Through targeted building, veterans are avoiding the real estate madness, US housing market, New homes
Through Targeted Building, Veterans are Avoiding Real Estate Madness
30 Dec 2021
The US housing market boom never did come to an end. CBS highlighted an 18.4% rise in prices in October, putting an end to hopes that a cooling off period would finally arrive. These prices and the lack of stock put one group in particular at risk – veterans. Perhaps one of the most vulnerable groups in the housing market, veterans need shelter and care from the minute they arrive back in the USA; this is something that a volatile market doesn’t provide. What is being done, however, is encouraging; through America, construction and housing companies are providing bespoke alternatives that meet some key design trends.
The bulk of veterans looking for a home will be those fresh on shore leave, or discharge, and looking to put their roots down. The VA loan and relatively low VA mortgage rates mean that they have the financial capability to accomplish that, but housing stock is not always available. As Block Club Chicago highlights, community advocates and construction groups are cropping up all over the country to provide housing to meet that need. A key facet of these builds are that they are sustainable and suitable for the ‘affordable’ housing bracket. They are cheap to run, cheap to build, but good quality – which helps to keep veterans in their homes in the long-term, lessening the risk of a purchase becoming untenable in the future.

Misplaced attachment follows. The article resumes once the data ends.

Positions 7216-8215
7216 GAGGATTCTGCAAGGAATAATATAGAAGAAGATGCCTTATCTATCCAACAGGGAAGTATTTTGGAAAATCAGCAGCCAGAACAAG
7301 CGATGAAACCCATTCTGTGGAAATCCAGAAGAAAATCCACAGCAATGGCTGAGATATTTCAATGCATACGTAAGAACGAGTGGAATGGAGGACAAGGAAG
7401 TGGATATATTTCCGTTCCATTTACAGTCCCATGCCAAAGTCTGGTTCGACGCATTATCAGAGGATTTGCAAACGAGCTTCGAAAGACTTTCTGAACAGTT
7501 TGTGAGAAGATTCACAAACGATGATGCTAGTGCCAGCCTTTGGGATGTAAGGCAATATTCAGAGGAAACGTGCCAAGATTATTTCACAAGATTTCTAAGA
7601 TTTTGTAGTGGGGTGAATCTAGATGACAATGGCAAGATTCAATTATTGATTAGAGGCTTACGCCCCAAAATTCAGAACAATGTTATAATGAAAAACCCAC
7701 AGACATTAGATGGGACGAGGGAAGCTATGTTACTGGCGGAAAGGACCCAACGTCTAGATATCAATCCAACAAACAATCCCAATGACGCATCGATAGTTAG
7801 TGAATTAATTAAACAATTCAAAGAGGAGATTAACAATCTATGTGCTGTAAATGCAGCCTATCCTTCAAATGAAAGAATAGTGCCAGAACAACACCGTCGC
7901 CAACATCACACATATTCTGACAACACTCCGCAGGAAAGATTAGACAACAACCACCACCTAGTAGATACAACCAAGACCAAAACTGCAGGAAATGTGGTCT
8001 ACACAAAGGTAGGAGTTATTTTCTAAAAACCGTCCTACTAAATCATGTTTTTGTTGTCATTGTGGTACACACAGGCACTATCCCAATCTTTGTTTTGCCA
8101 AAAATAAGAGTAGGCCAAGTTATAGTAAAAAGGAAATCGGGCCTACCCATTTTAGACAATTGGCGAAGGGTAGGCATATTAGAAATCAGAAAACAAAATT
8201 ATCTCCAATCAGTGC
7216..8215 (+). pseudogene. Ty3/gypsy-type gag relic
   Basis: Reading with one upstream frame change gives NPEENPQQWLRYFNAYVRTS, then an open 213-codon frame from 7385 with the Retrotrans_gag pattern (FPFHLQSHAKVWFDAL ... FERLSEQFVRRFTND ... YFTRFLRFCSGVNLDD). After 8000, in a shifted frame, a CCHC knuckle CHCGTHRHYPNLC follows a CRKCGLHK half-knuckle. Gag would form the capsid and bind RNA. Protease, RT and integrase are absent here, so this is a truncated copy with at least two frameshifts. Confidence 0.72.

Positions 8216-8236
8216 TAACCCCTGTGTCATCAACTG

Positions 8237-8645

Tiny home revolution
Another facet of veteran house building concerns the many thousands of veterans already street homeless – and it meets another key architectural trend of our time. The Hill have highlighted the donation of $250,000 by former California governor Arnold Schwarzenegger for homeless veterans – all of which is being sunk into a tiny homes project. Tiny homes are the big architectural trend of the 2020s – as urban spaces become more congested, these ultra-habitable pods are becoming more important for helping veterans enjoy a sense of security.
Veterans in developments
Perhaps the best role for veterans to play is in building itself. The New York Times highlights a property purchased by Long Island City veteran Yuchen Duan with the assistance of a veteran involved with the building and running of the complex in question. Putting veterans into the actual construction and conveyancing side of the house purchase process ensures that there’s real knowledge and passion for veteran affairs on the other side of the divide and provides veterans with their best shot of getting into the housing market and then staying there.
This experience can be absolutely invaluable; the New York Times also highlights how difficult it can be to sell and purchase again as a veteran, despite it often being necessary given the nature of military deployment.
Putting these benefits in place for veterans shows respect to one of the most vulnerable and perhaps most deserving groups in the country. Homes being designed and sold with them in mind creates a service that will make a real impact.
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